Tax Benefit on ULIP Premium: Investors can claim a total deduction of Rs. 1.5 lakh per annum on the premium paid towards ULIP subject to conditions under Section 80C and Section 80CCC of the Income Tax Act. For ULIPs issued after 1st April 2012, they are only eligible for the deduction if the premium amount is less than 10% of the death sum assured chosen for the plan. The deduction is capped at 10% of death sum assured for higher premium amounts.

Tax Benefits on Payout of Life Cover to Nominee: In the case of death of the policyholder, the life cover amount paid to the nominee is exempt from tax.

Capital gains from ULIP plans are taxed under the Short-term Capital Gains (STCG) category at 15% if the period of holding is less than or equal to 12 months. The capital gains are taxed under the Long-term Capital Gains (LTCG) category at 10% on gains above Rs. 1 lakh if the period of holding is more than 12 months.

Taxation on mutual funds

Investors can claim a tax deduction on investments made towards ELSS under Section 80C of the Income Tax Act. There are no tax deduction benefits on any other kind of mutual fund schemes. The capital gains from mutual fund investments are taxed based on whether they are debt or equity funds and how long they are held by the investor.

4 Risk level

Being primarily an insurance product, a ULIP offers risk cover and financial stability to the family in case of the sudden demise of the policyholder. Mutual funds offer no risk cover to the investor or their family. However, an important thing to note here is that both ULIP and mutual funds invest in the market and the returns depend on the market movement.

5 Return on investment

ULIPs offer a life cover because of the insurance component being built into the investment. The actual returns depend on the performance of the investment in equity and debt securities. The returns from mutual fund investments also depend on the performance of the investment in prevailing market conditions.

In conclusion, there is no clear winner when it comes to the ULIP vs mutual fund debate. Both ULIP and mutual funds have their pros and cons. You can choose one or both depending on your investment portfolio. We recommend that you discuss it with your financial advisor before making any investment decisions.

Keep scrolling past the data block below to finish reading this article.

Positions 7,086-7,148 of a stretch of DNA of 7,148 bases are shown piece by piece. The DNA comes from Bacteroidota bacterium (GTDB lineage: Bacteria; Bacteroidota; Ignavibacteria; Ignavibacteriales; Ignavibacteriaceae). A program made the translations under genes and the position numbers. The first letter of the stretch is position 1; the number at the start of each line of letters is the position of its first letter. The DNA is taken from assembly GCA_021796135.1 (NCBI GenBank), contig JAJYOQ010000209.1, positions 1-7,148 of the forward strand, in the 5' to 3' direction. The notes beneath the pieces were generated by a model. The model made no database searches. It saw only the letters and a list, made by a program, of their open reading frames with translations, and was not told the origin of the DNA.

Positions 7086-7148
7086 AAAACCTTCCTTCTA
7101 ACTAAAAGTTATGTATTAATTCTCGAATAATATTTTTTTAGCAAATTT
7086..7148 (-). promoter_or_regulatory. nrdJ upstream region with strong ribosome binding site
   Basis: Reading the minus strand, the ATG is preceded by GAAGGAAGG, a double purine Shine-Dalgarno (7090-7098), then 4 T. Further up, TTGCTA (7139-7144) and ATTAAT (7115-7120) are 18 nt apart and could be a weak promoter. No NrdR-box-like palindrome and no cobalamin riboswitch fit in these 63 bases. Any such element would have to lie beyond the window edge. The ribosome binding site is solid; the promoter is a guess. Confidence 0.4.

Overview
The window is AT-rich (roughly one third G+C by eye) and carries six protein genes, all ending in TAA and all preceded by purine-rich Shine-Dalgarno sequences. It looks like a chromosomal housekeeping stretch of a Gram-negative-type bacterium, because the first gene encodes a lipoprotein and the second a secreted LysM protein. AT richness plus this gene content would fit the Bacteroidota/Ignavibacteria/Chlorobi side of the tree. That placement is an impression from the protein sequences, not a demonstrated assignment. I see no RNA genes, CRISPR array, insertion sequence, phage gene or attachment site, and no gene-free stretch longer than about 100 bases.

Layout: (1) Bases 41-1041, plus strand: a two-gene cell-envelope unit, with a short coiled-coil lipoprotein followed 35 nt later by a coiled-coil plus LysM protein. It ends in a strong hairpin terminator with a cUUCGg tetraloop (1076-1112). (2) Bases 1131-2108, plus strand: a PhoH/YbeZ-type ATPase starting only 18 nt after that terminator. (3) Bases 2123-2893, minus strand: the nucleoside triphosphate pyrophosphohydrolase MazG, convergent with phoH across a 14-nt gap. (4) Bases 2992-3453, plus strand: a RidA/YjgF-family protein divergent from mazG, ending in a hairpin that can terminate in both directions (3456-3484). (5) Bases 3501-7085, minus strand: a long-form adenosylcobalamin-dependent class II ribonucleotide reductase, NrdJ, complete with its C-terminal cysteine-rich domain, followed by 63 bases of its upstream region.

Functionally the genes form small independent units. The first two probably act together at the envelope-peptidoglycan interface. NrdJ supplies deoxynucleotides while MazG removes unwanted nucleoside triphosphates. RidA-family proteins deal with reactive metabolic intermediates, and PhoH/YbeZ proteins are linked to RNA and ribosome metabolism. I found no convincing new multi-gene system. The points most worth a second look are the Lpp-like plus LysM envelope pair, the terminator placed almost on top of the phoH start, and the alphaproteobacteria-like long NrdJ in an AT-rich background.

What is the primary difference between ULIPs and mutual funds?
ULIPs (Unit Linked Insurance Plans) combine insurance and investment, while mutual funds solely focus on investment, providing distinct financial objectives.

Which option is more suitable for long-term wealth creation?
Mutual funds are often preferred for pure investment purposes, offering more flexibility and potentially lower costs.

Mutual Fund investments are subject to market risks, read all scheme related documents carefully.
This document should not be treated as endorsement of the views/opinions or as investment advice. This document should not be construed as a research report or a recommendation to buy or sell any security. This document is for information purpose only and should not be construed as a promise on minimum returns or safeguard of capital. This document alone is not sufficient and should not be used for the development or implementation of an investment strategy. The recipient should note and understand that the information provided above may not contain all the material aspects relevant for making an investment decision. Investors are advised to consult their own investment advisor before making any investment decision in light of their risk appetite, investment goals and horizon. This information is subject to change without any prior notice.

Points To Consider?